Thanks to LPi’s Art & Media Portal, inspiration is only a click away… Click here for an assortment of beautiful typographical art, both religious and secular, to suit any publication.
How can these inspirations be put to use? Here are some ideas:
Typographic artwork makes an attractive filler for weeks when content is light, or it can serve as a permanent staple within your bulletin.
Use as a Banner or Heading
Here is an example of inspirational art within the Wedding Banns section.
Place on a Perforated Page
Readers can tear out a new inspiration each week to post on their refrigerator or bulletin board. Here is an example of a tear-out flap.
Include the image and describe how the quote applies to your organization/parish.
Place an inspiration on the calendar as a monthly reflection.
Inspirational art is a quick, easy item to post and share on social networks to facilitate thoughtful comments and discussions.
Use as a cover photo or profile picture on your Facebook page.
Blog About Them
Post an inspirational quote along with a brief interpretation, and ask for comments on how the words impact readers’ daily lives.
Add inspirational art to your email signature to end every conversation on a positive note.
Now that you have some inspiration to work with, it is time to get started. How else can you imagine using these images? Please share your ideas in the comment section below.
Spring will soon be in the air, and Lent is now upon us. Preparing for holy seasons presents a challenge to our editors, who must find a way to squeeze many special events and masses into the bulletin. What is the best way to convey important dates and church happenings to parishioners within a limited amount of space? Depending on the type and amount of information, there are several layout options to consider.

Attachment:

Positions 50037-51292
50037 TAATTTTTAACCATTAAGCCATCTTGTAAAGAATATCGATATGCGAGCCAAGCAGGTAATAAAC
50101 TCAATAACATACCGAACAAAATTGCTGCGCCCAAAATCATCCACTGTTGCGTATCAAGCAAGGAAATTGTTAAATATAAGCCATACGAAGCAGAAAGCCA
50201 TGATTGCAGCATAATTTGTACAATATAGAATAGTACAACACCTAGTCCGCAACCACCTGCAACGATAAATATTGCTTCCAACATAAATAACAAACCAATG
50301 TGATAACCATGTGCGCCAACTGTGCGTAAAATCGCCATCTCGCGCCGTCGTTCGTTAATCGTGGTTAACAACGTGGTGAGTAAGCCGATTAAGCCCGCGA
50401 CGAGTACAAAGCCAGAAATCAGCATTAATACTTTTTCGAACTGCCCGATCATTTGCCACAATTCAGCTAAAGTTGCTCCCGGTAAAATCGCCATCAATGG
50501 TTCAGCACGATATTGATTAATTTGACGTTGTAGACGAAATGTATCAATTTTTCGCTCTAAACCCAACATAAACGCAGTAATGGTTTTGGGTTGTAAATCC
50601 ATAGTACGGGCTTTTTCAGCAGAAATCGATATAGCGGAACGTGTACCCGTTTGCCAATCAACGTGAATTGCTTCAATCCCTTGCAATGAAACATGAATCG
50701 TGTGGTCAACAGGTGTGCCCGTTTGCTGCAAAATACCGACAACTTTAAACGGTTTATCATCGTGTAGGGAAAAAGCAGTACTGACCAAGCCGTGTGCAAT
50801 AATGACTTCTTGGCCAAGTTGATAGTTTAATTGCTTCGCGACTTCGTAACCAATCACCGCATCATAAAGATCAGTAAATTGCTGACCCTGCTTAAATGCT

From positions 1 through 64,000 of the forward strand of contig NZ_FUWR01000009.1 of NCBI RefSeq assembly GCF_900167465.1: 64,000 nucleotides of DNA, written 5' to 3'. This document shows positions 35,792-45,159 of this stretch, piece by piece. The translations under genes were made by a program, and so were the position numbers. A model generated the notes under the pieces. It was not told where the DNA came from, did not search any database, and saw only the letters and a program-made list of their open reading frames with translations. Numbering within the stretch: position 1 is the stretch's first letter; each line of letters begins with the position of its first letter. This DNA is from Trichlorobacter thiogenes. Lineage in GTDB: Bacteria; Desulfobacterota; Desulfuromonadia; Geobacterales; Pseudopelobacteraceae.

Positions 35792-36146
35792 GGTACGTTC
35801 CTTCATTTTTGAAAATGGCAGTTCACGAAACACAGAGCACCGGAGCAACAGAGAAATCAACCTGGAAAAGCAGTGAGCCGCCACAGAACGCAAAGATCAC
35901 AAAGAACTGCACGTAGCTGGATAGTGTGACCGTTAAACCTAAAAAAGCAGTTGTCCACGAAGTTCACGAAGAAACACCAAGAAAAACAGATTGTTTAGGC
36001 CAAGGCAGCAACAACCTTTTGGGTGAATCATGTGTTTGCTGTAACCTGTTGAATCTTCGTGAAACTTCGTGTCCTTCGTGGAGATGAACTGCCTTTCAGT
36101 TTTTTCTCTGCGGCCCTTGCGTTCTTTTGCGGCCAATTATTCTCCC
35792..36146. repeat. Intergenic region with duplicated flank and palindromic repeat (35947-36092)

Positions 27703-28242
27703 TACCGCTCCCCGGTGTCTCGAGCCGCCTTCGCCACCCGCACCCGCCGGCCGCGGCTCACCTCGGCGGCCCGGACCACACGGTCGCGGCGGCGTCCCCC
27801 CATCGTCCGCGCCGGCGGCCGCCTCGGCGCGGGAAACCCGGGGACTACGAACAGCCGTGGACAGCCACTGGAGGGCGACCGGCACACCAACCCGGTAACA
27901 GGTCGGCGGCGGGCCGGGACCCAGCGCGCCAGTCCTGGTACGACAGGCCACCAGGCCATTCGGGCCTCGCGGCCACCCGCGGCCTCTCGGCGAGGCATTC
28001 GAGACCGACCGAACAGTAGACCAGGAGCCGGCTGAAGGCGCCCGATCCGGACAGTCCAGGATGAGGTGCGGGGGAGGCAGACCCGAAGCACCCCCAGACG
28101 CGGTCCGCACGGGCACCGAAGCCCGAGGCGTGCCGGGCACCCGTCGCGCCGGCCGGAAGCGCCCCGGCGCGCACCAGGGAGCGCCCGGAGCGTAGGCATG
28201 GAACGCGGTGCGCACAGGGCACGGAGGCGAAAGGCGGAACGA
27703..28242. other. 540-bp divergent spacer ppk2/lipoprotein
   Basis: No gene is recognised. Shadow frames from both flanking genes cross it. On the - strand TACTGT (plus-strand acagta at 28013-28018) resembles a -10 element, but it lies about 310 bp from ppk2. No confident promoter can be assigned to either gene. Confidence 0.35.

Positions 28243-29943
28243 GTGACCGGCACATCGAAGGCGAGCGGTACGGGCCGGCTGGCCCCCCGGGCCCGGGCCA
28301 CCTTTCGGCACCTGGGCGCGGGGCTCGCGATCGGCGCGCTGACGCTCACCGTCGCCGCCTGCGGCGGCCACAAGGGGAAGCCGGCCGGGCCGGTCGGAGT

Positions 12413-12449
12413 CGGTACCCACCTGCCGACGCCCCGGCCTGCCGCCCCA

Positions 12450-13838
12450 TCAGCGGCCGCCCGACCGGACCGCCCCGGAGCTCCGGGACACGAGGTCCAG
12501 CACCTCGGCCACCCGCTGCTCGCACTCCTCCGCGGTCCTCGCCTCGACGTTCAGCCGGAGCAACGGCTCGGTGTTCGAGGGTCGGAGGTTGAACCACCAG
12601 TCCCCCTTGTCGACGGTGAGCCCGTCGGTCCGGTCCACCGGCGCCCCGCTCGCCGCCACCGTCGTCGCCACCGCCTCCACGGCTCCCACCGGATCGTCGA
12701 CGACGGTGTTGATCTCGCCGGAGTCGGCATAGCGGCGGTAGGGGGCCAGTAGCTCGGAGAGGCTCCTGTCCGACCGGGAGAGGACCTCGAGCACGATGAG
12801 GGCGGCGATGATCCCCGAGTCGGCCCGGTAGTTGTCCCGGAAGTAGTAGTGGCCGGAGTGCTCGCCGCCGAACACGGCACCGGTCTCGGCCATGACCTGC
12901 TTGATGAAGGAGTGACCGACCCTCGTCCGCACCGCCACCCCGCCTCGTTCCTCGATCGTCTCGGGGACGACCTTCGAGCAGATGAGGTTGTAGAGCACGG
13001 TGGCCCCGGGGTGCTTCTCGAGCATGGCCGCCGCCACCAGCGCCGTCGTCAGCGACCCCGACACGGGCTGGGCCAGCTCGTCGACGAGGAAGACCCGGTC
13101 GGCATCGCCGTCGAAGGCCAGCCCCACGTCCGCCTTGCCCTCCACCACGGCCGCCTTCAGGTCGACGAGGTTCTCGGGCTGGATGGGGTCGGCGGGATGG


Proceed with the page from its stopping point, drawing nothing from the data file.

Traditional Calendar Style
Calendar layouts are ideal for displaying very basic details. The following example worked well because only the date, time, location, and event name were needed. One limitation of using this method within Microsoft Publisher is that the table row height expands based on the amount of content in each cell. In other words, unless the content is the same length for each day, the calendar’s rows may vary a bit in height.
Creating a traditional calendar in Microsoft Publisher is not a straightforward process, but it can be done. The calendar must be created manually by inserting a table into the document, with 7 columns and 6 rows. Resize the top row to a shorter height, as that area will contain the days of the week. Next, number each cell based on the dates within the calendar month. To avoid confusion, enter all dates first, then go back and type in the events for each day. See Microsoft Publisher’s Support website, or call an LPi Tech Support Representative if assistance is needed with table formatting.
Chronological Event List